We made “noteworthy”

Which is one step below “honourable mention”, which itself is just under the actual winner. Or, in other words, we lost.

Several months ago Roger Kimball instituted a contest:

Name the silliest argument to be offered by a serious academic in the last 25 years and to be taken up and be gravely masticated by the larger world of intellectual debate.

Our entry was moral equivalence, particularly as manifested in the doctrine of diversity:

Diversity, as in “we value diversity in our student body.” One major ivy-league university, for example, states that it “is committed to extending its legacy recruiting a heterogeneous faculty, student body and staff; fostering a climate that doesn’t just tolerate differences but treasures them [etc.]” You cannot now find a university that isn’t constantly and loudly devoted to diversity.

However, we can be sure that by this they do not—and should not—mean intellectual diversity. This should be obvious. For if we merely wanted to increase intellectual diversity, we would create classes and recruit subject matter experts in “How to Murder”, “Advanced Pedophilia”, “Creative Robbery”, “Marxist Theory”, or similar idiocies.

Back when I joined, I predicted the outcome would be the same as the famous contest by (the late, great) philosopher David Stove to “Find the World’s Worst Argument.” Stove won the contest himself by entering first.

Kimball also entered before any other, and so had the same enormous advantage Stove did. We were in the contest, but rose no higher than “noteworthy” which, we can console ourselves, is still above the rabble.

Kimball’s winning entry:

I would like to thank all who participated for helping to populate this little menagerie of intellectual hubris and folly. Several of the contributions must come high on anyone’s list of stupid ideas that have had a pernicious influence. Nevertheless, I am going to award the palm to my own original contender: Francis Fukuyama’s “End of History” thesis. Claiming to distinguish between “what is essential and what is contingent or accidental in world history,” Fukuyama wrote that

What we are witnessing is not just the end of the Cold War, or a passing of a particular period of postwar history, but the end of history as such: that is, the end point of mankind’s ideological evolution and the universalization of Western liberal democracy as the final form of human government.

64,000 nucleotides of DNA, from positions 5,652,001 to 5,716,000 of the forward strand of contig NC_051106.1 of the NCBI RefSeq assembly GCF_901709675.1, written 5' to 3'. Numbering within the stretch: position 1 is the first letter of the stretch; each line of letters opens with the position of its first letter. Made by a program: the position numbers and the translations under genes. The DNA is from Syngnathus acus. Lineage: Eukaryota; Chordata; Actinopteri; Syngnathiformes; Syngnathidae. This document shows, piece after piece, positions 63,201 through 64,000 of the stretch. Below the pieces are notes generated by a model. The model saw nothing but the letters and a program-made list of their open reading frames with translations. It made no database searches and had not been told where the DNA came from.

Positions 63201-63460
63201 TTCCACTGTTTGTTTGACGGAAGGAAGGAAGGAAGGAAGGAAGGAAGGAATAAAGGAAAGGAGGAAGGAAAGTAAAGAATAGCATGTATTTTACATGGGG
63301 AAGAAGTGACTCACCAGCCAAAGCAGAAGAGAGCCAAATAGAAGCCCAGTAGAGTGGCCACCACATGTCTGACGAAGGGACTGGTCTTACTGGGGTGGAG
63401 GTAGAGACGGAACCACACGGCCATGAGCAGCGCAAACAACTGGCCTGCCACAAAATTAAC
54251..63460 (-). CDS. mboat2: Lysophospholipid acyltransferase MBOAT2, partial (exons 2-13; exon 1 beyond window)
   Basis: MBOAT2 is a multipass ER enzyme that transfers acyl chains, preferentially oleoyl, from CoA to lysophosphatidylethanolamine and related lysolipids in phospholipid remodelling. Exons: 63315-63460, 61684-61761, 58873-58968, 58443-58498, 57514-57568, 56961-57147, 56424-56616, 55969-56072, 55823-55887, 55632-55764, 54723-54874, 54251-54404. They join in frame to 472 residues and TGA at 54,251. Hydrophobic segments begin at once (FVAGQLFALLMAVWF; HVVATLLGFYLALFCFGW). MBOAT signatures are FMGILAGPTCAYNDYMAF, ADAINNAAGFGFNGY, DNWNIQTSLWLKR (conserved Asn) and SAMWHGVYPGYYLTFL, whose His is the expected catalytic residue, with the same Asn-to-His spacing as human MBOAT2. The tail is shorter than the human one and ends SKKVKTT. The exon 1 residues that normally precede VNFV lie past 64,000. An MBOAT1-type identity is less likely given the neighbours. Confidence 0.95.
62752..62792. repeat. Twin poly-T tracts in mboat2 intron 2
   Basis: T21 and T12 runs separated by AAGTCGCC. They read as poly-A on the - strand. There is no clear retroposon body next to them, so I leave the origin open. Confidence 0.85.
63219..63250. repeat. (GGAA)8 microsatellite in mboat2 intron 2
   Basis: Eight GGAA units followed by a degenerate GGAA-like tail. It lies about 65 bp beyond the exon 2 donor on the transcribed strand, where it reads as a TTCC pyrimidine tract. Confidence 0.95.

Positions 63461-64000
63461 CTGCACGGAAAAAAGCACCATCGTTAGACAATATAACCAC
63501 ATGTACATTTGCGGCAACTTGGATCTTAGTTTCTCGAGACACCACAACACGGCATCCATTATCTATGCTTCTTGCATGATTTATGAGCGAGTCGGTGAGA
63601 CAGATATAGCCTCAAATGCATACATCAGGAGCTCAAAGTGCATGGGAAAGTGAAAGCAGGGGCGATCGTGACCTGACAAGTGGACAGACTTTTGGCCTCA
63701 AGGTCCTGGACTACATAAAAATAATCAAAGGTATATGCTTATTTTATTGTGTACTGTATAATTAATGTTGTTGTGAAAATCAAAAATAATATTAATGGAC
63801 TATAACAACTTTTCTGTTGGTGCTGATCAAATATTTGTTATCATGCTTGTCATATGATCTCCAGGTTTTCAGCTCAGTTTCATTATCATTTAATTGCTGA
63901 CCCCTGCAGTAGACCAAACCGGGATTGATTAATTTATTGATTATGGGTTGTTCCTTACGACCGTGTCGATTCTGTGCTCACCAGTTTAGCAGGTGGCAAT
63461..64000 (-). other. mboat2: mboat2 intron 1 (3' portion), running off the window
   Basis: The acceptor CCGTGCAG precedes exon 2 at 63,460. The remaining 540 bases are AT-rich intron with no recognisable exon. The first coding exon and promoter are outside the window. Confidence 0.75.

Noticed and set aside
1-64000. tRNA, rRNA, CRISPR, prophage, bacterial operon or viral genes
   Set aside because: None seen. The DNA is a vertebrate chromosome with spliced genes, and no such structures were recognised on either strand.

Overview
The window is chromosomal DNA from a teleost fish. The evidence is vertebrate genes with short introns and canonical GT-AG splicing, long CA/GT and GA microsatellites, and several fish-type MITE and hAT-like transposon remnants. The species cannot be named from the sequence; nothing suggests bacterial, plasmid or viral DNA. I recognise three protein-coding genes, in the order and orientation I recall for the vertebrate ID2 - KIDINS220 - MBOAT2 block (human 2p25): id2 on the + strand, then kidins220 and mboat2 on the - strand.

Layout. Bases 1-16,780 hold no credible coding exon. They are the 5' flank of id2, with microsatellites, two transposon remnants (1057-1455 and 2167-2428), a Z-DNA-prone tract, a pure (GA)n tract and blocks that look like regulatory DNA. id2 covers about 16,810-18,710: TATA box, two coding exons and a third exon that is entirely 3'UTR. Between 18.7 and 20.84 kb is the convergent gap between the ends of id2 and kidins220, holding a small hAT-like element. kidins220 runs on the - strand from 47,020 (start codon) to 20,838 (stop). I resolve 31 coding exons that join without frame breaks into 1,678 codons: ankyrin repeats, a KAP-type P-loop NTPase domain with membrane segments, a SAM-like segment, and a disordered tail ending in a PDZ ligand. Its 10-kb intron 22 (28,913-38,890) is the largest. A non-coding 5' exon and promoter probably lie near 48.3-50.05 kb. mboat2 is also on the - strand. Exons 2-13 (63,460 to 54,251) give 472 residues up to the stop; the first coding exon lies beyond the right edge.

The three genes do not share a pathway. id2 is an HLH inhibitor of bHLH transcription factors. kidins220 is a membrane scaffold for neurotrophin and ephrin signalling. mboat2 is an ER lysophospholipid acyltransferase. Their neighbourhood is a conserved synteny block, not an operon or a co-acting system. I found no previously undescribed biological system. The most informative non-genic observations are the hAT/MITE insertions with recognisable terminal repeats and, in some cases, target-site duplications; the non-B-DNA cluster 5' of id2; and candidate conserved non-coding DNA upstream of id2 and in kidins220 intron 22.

Fukuyama wrote this in 1989. He had noticed that the Soviet Union was imploding. But Fukuyama was drunk on the philosophy of Hegel. Hence he mistook the collapse of one tyranny for triumph of freedom. In fact, what we have been witnessing for the last quarter century is the accelerating retribalization of the world. What Fukuyama described as “mankind’s ideological evolution” has turned out (so far, anyway) to have given rather short-shrift to “the universalization of Western liberal democracy” in favor of other, more vivid alternatives, e.g., Islamic fundamentalism. The Bombay atrocity. The newly rampant Somali pirates. Even the anti-democratic march of the European Union. Western liberal democracy is a pleasant option. But only a fool would believe that its success was inevitable.

10 Comments

  1. Mr. PG
    “Bachelor of environmental design interiors” What!
    Do they learn all about grass cushions and bees-wax candles? Or is this about light bulbs again?

  2. No, PG’s research and Joy’s insatiable curiousity we appear to have found an example of Matt’s truly diverse institution – UTAS.edu.au . Given that it has achieved such lofty heights it no longers needs to aspire to diversity for it is truly diverse. The conundrum being that it exists in a society that is far less diverse than our own – go figure.

  3. Joy

    Bachelor of Environmental Design = Architecture (i.e. fabric of buildings & external landscapes)
    B of ED Interiors = Architectural interior finish, fittings & furnishings
    There’s considerable overlap between the two courses.

    I’m inclined to the view that we were better off when we had such courses in technical institutes, rather than academe.

    Bernie

    An eyeball guesstimate of student population would be 15% non-Australian: Sudanese, Indonesians, Japanese, Chinese, Malays, Indians etc. Of course Canadians, Merkins, Germans, Brits etc are “invisible” until they speak.

    The city of Melbourne on the Big Island to the north has the largest Greek population outside Athens. Australia’s population is very diverse though I have no idea how diverse relative to the USA. We do have much less interracial tension than the USA, something most visitors from there comment on.

    FWIW, Keith Windschuttle’s “The Killing of History: How Literary Critics and Social Theorists are Murdering Our Past” is an interesting rejoinder to Fukuyama and his ilk.

  4. Small addendum to the above:

    Bachelor of E D are three year degrees. An additional year of study is required for becoming a fully fledged ‘k’n’Architect (I use the engineering term here) 😉

  5. Mr. PG,
    There’s hardly anyone in Taz. That’s why people go there, to get away. I have an Aunt in Taz who “runs” a farm, also an old flame from there.
    How many of the students are at the university in Taz to make up the numbers? There wouldn’t be enough native Tasmanians to fund the university I’d guess.
    What’s a Merkin? Is that the black furry thing the man’s holding on the university home page?

  6. Population of Tas is approximately half a million. University student population is around 10,000 IRC.

    I find that people who come here to “get away” usually return to whence they came. The people who remain do so because they have found a better home.

    Yes, a merkin is usually a black, furry thing; however, when used as a synonym for American it’s a term of deep affection. It also keeps alive a word that fell out of common use centuries ago.

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